With W. coming and feuds over, it’s time to unite

By Ed Gold

Our commander in chief will come swaggering into our territory next year and, after kissing ground zero, will tell us at his star-spangled convention that we should support his reelection as a patriotic duty.

The flag of patriotism may reverberate in other sections of the state, so Democrats in the 66th Assembly District Part A should examine how they can effectively organize so that a huge vote here can register for a new commander in chief.

The newly elected district leader, Keen Berger, seems to have recognized the threat and focused on the big issue in her victory statement: “The challenge is to make the Village all it can be,” she said, “and beat Bush. I’m not endorsing anyone for president, but we obviously have to beat Bush.”

The other district leader, Arthur Schwartz, strikes a note of harmony, suggesting that Berger’s victory gives him an opportunity for the first time in several years “to work with a fellow district leader to improve our community and strengthen the Democratic Party here.”

How best can the Democrats maximize their strength in the district as we face the showdown a year from now?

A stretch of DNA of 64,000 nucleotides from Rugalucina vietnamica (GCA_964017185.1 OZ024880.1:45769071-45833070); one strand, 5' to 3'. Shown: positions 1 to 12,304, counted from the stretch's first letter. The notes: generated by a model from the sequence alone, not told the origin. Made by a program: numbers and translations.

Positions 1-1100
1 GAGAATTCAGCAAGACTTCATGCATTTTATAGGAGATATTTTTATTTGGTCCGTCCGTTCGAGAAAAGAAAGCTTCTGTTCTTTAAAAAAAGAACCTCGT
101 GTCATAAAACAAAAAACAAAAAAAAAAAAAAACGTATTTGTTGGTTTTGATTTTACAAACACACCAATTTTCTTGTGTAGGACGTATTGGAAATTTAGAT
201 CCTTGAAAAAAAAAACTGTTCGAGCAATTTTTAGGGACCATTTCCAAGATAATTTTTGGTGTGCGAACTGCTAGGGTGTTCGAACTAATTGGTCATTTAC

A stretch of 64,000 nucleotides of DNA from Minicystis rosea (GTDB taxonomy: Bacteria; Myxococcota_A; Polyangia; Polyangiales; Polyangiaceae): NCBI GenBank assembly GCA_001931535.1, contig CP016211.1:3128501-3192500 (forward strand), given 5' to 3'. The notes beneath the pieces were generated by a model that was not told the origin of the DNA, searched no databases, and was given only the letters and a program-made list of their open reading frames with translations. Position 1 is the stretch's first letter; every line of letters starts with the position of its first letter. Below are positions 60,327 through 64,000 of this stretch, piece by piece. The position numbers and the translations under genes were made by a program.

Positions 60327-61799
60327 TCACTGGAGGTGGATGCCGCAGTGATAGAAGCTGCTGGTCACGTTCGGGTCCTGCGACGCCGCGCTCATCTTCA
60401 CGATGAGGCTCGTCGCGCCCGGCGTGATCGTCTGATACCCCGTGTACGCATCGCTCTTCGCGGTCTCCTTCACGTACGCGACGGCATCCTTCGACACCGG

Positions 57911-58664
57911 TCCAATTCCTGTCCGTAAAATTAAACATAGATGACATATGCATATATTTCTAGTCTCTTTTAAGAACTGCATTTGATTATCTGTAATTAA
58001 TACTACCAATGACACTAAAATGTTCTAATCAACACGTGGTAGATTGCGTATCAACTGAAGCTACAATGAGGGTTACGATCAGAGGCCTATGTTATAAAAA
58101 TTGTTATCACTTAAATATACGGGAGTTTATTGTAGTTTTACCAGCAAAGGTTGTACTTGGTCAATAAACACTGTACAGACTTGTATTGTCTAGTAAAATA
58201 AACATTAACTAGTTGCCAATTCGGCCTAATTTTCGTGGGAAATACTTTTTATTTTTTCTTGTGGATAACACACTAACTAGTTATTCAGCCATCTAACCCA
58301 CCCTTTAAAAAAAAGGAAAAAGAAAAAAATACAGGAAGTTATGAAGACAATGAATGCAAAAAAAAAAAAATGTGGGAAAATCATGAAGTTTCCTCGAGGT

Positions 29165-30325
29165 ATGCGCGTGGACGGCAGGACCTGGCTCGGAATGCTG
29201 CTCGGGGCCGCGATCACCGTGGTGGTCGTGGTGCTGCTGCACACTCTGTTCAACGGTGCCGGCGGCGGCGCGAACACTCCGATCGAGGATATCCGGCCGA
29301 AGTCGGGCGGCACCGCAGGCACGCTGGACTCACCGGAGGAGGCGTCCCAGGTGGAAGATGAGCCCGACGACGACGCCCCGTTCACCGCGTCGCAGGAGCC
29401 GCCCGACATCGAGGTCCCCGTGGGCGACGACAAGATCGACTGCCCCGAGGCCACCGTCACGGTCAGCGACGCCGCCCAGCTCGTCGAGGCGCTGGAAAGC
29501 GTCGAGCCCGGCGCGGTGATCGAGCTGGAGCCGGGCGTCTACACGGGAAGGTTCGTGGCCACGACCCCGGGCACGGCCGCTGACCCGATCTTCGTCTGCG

All Democrats who profess to be reformist and progressive can unite under one party tent just as they had for more than 20 years prior to the early ’80s.

That would mean the merger of Village Reform Democratic Club and Lower Manhattan Alliance for Progressive Political Action into a unified Village Independent Democrats.

The contention here is that the schisms that took place in the early ’80s and in the past few years no longer serve their original purpose.

Let’s look at the record: In the early ’80s, V.I.D. was sharply divided between the forces supporting then-Mayor Ed Koch and those who felt he had betrayed both progressive and reformist principles, that he had in fact become a conservative who conspicuously sought old-line party support. The animosity in V.I.D. was heightened by the fact that Koch had been a founder of the club and had raised the reform banner by beating the most important Tammany leader of the time, Carmine DeSapio.

The anti-Koch forces prevailed in V.I.D., first in taking the club presidency and then adding insult to injury by endorsing Mario Cuomo over Koch for governor.

The ardent Koch supporters picked up their marbles and left, forming V.R.D.C., which became known as the “Koch club.” But the love affair between Koch and V.R.D.C. members ended abruptly in 1989 when the club refused to endorse Koch for a fourth term as he ran against David Dinkins in the Democratic primary. Koch pulled his prestige, funding and political agents out of the club, and V.R.D.C., despite some outstanding, articulate and community-minded members, has been wandering in the political desert ever since.

LaMappa’s birth was much simpler. Both district leaders at the time, Schwartz and Aubrey Lees, came out of V.I.D. They had bad chemistry, to say the least. Schwartz tried running a candidate for female district leader against Lees in V.I.D. and his effort was rejected. He then ran in the club unopposed for male district leader, but when a substantial minority abstained from voting for him, his feelings were hurt and he walked out the door.